“Clearly, the movie’s Gotham is meant to be a nightmare variation on present-day New York City. (It even has Ed Koch and David Dinkins stand-ins, played by Lee Wallace and Billy Dee Williams.) As its 200th-birthday celebration approaches, it is in the grip of a brutal crime wave, orchestrated by Carl Grissom (Jack Palance), the boss of bosses, and his head henchman, Jack Napier (Jack Nicholson). In his stylish threads, Napier is the most dapper of the crooks, a fact that has not gone unnoticed by Grissom’s moll, Alicia (Jerry Hall), who’s two-timing the capo with his lieutenant…

“Nicholson, too, seems to be having a blast, and he brings a sense of dangerous hilarity to the character. Dressed in lurid lavender suits with orange silk shirts and aquamarine ties, he plays his green-haired trickster as a prancing, camp maniac. Beneath the Joker’s killer jokes, though, the violence is palpable. Nicholson’s acting here is dexterous, dancerly; physically, he’s a wild-man combination of Barrymore, Baryshnikov and Jackie Gleason. Ogling a picture of the famous photojournalist Vicki Vale (Kim Basinger) — who becomes Wayne’s girlfriend — he hisses, “She could put steam in a man’s strides.” This may be the nuttiest serious performance ever given by a major star. Nothing Nicholson does is expected or mundane — he’s brilliantly bonkers.

“But if Nicholson’s maniacal Joker is the movie’s engine, Michael Keaton’s Batman is its cool, forceful center. Burton specializes in freaks, and in this sense the comic book characters that Bob Kane and others created are certainly prime subjects. What he does, simply, is make them and their world real. Miraculously, he does this by heightening the story’s fantastical theatricality. When Batman makes his entrance, unfurling his cape to display its full wingspan, the image carries a charge of supernatural grandeur. In black from ear-tip to toe, this Batman is truly a larger-than-life figure, potent and terrifying, and the flourish with which he’s brought onstage allows him to rise to his full superhero stature…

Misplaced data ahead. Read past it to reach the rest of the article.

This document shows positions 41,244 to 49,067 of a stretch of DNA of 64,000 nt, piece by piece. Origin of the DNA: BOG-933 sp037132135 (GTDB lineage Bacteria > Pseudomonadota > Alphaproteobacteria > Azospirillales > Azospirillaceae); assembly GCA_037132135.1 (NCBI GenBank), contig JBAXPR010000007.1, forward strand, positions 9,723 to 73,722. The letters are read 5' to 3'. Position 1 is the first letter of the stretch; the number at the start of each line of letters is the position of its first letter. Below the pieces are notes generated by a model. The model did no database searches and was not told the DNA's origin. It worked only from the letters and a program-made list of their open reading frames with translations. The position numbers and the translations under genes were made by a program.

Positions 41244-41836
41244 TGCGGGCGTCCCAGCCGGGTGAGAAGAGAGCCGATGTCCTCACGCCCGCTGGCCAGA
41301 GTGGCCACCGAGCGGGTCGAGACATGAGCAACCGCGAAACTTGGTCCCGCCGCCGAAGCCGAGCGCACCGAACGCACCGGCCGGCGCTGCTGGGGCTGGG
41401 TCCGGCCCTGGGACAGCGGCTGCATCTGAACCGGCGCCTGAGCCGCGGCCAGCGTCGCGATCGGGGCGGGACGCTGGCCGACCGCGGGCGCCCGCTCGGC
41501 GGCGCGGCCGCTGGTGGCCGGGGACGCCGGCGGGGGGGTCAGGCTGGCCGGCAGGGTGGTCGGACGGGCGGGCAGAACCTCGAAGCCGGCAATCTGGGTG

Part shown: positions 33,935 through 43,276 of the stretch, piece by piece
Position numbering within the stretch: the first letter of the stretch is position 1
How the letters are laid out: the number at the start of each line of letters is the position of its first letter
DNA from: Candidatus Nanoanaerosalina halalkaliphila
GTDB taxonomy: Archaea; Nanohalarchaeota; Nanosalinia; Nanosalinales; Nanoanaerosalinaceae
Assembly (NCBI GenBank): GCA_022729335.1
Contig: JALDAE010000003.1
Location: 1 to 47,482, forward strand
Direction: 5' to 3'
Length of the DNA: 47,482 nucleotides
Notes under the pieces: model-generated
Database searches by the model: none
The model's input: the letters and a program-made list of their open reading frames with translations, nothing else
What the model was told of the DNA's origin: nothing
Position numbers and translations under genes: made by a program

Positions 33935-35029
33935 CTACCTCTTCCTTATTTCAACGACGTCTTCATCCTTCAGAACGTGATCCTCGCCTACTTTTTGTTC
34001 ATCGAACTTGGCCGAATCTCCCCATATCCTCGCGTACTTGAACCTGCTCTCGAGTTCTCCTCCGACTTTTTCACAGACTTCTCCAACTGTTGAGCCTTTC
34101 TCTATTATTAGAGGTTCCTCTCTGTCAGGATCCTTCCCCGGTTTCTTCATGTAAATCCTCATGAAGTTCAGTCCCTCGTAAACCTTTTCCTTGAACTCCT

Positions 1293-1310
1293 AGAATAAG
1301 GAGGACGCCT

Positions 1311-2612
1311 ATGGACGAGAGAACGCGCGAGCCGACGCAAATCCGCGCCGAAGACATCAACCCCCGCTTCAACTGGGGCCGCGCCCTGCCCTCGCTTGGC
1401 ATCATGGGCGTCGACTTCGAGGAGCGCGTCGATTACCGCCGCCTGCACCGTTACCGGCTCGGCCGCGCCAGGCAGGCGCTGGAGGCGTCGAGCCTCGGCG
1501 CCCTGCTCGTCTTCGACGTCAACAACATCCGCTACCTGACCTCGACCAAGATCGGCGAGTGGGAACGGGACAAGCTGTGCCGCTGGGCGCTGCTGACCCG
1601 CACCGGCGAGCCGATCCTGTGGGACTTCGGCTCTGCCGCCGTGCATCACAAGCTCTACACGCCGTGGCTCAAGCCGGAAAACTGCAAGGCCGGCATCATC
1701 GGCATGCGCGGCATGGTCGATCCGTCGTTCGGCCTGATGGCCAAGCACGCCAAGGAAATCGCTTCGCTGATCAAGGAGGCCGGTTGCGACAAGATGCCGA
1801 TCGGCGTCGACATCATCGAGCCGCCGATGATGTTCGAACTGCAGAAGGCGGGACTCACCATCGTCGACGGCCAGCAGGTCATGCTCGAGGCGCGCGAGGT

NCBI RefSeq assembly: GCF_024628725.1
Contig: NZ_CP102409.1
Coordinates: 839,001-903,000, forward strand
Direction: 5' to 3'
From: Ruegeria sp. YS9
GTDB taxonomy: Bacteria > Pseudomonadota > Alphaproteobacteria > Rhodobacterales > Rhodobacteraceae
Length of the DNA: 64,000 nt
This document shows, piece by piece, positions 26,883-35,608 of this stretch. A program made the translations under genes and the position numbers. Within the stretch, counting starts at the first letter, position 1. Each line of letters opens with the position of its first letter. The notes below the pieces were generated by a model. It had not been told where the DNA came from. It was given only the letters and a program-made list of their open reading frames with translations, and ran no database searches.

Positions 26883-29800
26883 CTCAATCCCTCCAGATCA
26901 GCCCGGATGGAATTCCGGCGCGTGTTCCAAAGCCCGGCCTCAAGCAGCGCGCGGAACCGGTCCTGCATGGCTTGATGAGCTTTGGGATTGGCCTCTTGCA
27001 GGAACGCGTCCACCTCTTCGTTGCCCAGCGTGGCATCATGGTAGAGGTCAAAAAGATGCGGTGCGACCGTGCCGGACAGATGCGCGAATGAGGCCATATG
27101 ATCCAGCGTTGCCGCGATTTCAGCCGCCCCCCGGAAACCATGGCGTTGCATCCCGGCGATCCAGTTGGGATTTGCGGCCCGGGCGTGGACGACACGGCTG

“Inspired by the classic Batman stories in DC Comics and the revisionist versions of Frank Miller, Alan Moore and others, this Batman tale is very much Burton’s and very much centered in the physical world of gravity and human limitations. These heroes are our metaphorical selves, colorful externalizations of our psychological conflicts, and therefore, at times, overwhelmingly potent. They’re our pop archetypes, and Burton applies a flamboyant showmanship to bring them to life. The adversaries’ final danse macabre — or, as the Joker calls it, ‘the big duckeroo’ — is an electrifying bit of moviemaking. Your emotions are plugged right into it in a way they seldom are in movies like this. But then again, there haven’t been many movies like this. In some ways, it’s a masterpiece of pulp, the work of a true artist.” – Washington Post

Five Star

Thursday, June 25th, 2015

After John’s absent father is struck by a stray bullet, Primo takes it upon himself to verse the young boy in the code of the streets—one founded on respect and upheld by fear. A member of the Bloods since the age of twelve—both in the film and in reality—the streets of Brooklyn are all Primo has ever known. While John questions whether or not to enter into this life, Primo must decide whether to leave it all behind as he vows to become a better husband and father. Set during those New York summer weeks where the stifling heat seems to encase everything, Five Star plunges into gang culture with searing intensity. Director Keith Miller observes the lives of these two men with a quiet yet pointed distance, carefully eschewing worn clichés through its unflinching focus. Distinctions between fiction and real life remain intentionally ambiguous, allowing the story of these two men to resonate beyond the streets, as they face the question of what it means to be a man. Official selection: Tribeca Film Festival

Phoenix

Thursday, June 25th, 2015

A spellbinding mystery of identity, illusion, and deception unfolds against the turmoil of post-World War II Germany in the stunning new film from acclaimed director Christian Petzold (BARBARA, JERICHOW). Berlin, 1945: Nelly (Nina Hoss), a German-Jewish, ex-nightclub singer, has survived a concentration camp. But, like her country, she is scarred, her face disfigured by a bullet wound. After undergoing reconstructive surgery, Nelly emerges with a new face, one similar but different enough that her former husband, Johnny (Ronald Zehrfeld), doesn’t recognize her. Rather than reveal herself, Nelly walks into a dangerous game of duplicity and disguise as she tries to figure out if the man she loves may have been the one who betrayed her to the Nazis. Submerged in shadowy atmosphere and the haunted mood of post-war Berlin, Phoenix weaves a complex, Hitchcockian tale of a nation’s tragedy and a woman’s search for answers as it builds towards an unforgettable, heart-stopping climax.